Combined, Vallas and Johnson captured more than 54% of the vote citywide. But more than 220,000 Chicagoans voted for either Lightfoot, García or Wilson, whose endorsements could sway those voters to switch allegiances in the April 4 runoff.
Additionally, energizing registered voters who sat out this week’s election could also provide an advantage in the runoff. Overall, voter turnout figures were lower in precincts where Lightfoot, García and Wilson led all candidates than those captured by either Vallas or Johnson. Voter turnout was also lower in majority-Black and majority-Latino precincts compared to other precincts in the city.
5. Vallas, Lightfoot and García: Then and Now
Tuesday’s results showed that a few years can make a big difference for some candidates. Vallas, Lightfoot and García performed much differently in this year’s municipal general election than they did in their previous campaigns.
In February 2019, Vallas was an also-ran, finishing 9th among 14 candidates and claiming just 5% of the vote citywide. Vallas was one of six white candidates in that field. However, as the lone white candidate in this year’s election, Vallas captured vote percentages similar to the combined totals for all six white candidates in the 2019 municipal general election.In the 2019 municipal general election, Lightfoot scored victories along the lakefront on the North Side to catapult her to the top of the field and to claim a spot in the runoff election that year. And while Lightfoot captured a similar share of the citywide vote this time — 17.5% in 2019 compared to 16.9% in 2023 — many progressive voters on the North Side abandoned Lightfoot. Johnson led the pack in many of the areas where Lightfoot performed well four years ago. Instead, Lightfoot’s base of support this year shifted to majority-Black precincts on the city’s South and West sides. In 2019, voters in those precincts more often voted for Wilson and Cook County Board Chairwoman Tony Preckwinkle.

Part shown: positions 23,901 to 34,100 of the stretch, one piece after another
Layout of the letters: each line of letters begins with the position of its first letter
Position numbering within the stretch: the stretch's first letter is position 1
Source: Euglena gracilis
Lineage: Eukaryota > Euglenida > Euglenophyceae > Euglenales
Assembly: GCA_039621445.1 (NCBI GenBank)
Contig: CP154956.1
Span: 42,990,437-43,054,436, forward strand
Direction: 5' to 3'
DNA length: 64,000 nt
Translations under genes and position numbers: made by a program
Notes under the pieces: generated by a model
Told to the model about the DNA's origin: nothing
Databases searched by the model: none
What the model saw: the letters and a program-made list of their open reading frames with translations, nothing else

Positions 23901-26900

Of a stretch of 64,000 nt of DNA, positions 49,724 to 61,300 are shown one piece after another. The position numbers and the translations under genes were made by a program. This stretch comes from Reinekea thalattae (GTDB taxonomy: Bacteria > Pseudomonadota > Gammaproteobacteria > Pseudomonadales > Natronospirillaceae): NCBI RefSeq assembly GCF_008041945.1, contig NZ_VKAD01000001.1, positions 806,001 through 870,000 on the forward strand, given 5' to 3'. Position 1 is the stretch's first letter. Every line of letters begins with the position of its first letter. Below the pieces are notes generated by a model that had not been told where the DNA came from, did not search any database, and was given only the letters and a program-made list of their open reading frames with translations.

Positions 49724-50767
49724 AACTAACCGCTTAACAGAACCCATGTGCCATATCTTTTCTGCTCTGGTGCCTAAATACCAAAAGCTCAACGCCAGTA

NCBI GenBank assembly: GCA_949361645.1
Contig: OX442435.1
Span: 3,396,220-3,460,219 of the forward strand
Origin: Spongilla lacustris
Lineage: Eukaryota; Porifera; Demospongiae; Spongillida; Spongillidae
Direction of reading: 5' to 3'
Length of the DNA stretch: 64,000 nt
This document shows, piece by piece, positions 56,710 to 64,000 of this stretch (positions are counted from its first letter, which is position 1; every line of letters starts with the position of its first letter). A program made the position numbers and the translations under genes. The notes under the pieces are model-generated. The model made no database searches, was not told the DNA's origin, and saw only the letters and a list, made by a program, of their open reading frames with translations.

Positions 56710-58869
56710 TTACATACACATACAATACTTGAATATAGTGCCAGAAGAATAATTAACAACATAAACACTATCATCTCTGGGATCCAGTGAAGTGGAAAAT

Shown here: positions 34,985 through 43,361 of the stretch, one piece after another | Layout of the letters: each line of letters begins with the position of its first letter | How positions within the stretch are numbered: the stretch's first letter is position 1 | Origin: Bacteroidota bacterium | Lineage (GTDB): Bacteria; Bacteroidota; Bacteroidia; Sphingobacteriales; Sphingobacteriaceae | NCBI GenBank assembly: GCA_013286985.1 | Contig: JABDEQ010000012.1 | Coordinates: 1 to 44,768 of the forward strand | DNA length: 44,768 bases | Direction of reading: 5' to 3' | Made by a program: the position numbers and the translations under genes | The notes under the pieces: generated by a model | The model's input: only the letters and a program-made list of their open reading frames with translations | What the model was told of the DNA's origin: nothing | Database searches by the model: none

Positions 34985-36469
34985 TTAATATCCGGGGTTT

Meanwhile, in 2015, García captured a majority of the vote in majority-Latino precincts and performed well enough elsewhere to force former mayor Rahm Emanuel into a runoff. This year, however, García’s numbers were down across the board, and he dipped to a distant fourth-place finish.